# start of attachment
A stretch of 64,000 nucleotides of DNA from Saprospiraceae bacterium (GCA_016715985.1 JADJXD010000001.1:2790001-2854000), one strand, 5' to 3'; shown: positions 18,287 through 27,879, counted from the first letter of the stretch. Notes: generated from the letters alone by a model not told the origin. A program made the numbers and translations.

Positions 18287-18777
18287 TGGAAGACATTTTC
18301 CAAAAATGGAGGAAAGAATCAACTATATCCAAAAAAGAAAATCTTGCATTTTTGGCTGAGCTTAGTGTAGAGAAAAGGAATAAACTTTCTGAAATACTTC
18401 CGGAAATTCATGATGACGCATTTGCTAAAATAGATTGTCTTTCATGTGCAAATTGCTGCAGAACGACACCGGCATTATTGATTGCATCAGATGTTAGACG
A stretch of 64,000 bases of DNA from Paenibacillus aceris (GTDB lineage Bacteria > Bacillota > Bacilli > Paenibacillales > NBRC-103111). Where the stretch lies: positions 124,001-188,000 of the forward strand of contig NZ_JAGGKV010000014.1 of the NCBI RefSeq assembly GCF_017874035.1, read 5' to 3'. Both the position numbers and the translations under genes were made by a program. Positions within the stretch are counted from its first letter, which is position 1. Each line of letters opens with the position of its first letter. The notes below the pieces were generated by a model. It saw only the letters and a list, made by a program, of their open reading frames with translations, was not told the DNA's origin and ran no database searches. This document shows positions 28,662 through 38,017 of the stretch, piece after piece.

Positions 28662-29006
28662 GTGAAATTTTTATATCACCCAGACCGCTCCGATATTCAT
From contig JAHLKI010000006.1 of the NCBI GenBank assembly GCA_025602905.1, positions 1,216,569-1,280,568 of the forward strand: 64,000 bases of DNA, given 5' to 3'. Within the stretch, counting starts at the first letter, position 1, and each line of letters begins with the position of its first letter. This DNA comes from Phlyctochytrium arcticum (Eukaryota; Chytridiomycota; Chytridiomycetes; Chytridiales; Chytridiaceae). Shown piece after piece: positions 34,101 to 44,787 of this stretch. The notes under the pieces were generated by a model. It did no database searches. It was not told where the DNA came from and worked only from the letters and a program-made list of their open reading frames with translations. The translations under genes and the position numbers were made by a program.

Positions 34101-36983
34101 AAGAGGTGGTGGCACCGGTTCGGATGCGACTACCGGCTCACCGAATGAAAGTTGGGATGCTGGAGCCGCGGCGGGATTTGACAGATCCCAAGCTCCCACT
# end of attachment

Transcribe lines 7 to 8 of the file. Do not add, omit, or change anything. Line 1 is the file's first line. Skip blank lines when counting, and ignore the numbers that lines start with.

Positions 28662-29006
28662 GTGAAATTTTTATATCACCCAGACCGCTCCGATATTCAT